An ever-growing list of scientific, peer-reviewed studies has found that the cannabis plant possesses significant medical qualities.
The cannabis plant has been found to successfully treat a number of conditions, from chronic pain to multiple sclerosis.
Scientific studies are backed up by an enormous amount of personal experiences of patients who have successfully treated their conditions with cannabis.
In every measurable way the cannabis plant is medicine.
Unfortunately, not every country allows medical cannabis to be used legally by patients.
One of those countries is Ukraine.
Ukraine is not necessarily on the verge of legalizing cannabis for medical use, however, voters still get a chance to make their opinions about the issue known.
Questions For Voters
Local elections are scheduled to be held in Ukraine on October 25.
Piggybacking off of the local elections, Ukraine leaders are posing various questions to voters in order to gain insight into voters’ attitudes towards certain policy issues.
One of the questions that voters will see when they go to vote is whether or not they support legalizing cannabis for medical use.
“Here are three final questions from the survey. Should the number of parliament members in the Verkhovna Rada be reduced to 300? Do you support the legalization of medical cannabis in Ukraine to reduce pain for seriously ill patients? Should Ukraine raise the issue of using the security guarantees defined by the Budapest memorandum at the international level?” President of Ukraine Volodymyr Zelensky posted on social media.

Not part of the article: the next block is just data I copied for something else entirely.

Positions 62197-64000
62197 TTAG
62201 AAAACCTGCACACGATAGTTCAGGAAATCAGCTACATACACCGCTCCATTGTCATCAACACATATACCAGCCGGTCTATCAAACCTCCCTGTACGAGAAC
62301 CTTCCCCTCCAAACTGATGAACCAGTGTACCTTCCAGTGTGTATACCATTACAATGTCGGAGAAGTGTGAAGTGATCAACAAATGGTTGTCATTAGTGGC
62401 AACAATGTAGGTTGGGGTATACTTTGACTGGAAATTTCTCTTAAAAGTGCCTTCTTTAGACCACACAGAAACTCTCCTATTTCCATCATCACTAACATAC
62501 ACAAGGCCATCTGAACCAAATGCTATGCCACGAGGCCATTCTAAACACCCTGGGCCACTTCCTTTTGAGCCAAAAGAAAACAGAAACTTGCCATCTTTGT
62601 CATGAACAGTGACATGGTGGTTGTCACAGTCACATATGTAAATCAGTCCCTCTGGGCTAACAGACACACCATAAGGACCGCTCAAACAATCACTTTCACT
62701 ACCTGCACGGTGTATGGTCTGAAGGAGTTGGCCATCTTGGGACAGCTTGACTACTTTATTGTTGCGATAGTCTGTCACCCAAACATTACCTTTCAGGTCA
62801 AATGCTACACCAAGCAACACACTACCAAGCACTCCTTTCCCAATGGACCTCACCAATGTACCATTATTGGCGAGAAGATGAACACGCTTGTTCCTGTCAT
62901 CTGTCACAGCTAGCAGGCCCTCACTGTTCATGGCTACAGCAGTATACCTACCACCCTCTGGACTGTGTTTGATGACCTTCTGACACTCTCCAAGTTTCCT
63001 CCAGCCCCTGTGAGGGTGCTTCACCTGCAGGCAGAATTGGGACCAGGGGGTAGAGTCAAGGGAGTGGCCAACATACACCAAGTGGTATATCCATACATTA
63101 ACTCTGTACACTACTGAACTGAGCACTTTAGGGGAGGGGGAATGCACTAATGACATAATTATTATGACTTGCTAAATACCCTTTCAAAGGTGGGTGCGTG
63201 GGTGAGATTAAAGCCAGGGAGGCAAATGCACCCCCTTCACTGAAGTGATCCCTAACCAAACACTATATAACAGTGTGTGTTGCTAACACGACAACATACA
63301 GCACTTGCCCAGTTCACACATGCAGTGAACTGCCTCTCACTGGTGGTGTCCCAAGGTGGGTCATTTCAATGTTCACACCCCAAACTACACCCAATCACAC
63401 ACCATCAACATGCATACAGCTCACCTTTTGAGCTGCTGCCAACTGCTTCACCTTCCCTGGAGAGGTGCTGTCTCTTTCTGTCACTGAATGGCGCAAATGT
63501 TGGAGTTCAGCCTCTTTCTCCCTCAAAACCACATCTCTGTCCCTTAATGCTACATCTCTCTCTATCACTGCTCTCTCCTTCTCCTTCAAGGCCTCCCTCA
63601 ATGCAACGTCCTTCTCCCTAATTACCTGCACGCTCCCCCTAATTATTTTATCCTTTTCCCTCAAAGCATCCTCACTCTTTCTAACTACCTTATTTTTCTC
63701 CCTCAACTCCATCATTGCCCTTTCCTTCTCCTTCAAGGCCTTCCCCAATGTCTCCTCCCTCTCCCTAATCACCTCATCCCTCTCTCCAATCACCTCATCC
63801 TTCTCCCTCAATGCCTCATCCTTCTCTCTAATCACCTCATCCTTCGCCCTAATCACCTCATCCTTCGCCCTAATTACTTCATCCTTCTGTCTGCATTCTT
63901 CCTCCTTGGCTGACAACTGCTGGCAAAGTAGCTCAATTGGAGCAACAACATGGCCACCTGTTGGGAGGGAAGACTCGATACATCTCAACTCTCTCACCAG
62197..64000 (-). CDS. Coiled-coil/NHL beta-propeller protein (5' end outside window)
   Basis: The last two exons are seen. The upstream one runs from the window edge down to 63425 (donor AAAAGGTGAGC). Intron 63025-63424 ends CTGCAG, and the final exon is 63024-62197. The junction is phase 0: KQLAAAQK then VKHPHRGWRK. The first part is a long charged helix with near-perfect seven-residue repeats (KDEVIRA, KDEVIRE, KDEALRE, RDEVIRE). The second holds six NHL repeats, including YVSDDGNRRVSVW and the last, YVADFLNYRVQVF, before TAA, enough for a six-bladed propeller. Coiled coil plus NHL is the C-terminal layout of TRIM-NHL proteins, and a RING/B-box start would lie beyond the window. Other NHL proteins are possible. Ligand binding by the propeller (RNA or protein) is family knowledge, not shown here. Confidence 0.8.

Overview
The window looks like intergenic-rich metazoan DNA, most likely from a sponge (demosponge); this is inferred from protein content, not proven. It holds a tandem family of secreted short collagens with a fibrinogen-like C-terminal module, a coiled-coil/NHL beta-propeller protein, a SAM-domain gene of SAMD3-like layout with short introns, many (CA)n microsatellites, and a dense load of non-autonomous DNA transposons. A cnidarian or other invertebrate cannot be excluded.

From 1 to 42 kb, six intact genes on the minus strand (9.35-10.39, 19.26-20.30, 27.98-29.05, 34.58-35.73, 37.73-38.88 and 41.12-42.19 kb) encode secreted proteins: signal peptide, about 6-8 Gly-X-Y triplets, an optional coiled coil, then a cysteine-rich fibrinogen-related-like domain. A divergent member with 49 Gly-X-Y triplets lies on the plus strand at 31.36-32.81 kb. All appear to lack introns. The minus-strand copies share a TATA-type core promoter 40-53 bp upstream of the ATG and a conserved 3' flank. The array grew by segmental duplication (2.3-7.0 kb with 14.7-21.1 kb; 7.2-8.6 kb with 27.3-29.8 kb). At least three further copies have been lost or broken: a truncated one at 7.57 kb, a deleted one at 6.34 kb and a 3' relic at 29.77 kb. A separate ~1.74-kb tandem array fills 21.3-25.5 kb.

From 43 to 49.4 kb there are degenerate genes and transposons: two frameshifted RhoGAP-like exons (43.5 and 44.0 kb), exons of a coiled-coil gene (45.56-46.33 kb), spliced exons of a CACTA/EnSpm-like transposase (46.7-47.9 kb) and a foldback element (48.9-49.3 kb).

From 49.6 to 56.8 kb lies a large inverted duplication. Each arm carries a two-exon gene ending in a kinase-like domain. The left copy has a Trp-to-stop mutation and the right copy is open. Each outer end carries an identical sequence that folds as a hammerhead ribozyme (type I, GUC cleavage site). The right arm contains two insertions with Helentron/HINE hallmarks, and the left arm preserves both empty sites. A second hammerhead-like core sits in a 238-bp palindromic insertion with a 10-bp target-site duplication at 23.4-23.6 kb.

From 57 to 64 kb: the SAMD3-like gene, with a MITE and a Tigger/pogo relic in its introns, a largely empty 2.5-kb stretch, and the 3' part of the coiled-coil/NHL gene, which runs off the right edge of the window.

There appears to be no polling to provide insight into how the question will be answered by a majority of voters in Ukraine.
The question is non-binding, and will simply be included to give lawmakers in Ukraine a better idea of the level of support for medical cannabis legalization.
What Happens If The Support Is Significant?
Obviously, voters will be able to weigh in on medical cannabis reform and state whether they support it or not.
If support is low, then clearly prohibition will remain.
However, what happens if support is strong? Especially if it is really strong?
Polling for medical cannabis legalization, which is essentially what this is, can be tricky in that while people may support medical cannabis reform in general, there may be provisions that they do not like.
With that in mind, even if the vote is extremely favorable later this month in Ukraine it still won’t shed light on what type of medical cannabis reform will be pursued.
The only likely thing to happen if the vote is favorable is that lawmakers in Ukraine will start to look harder at what policies seem best to them.
If/when that happens, hopefully the lawmakers will pursue a medical cannabis policy that helps as many patients as possible versus pursuing a policy change that will only help a limited amount of patients.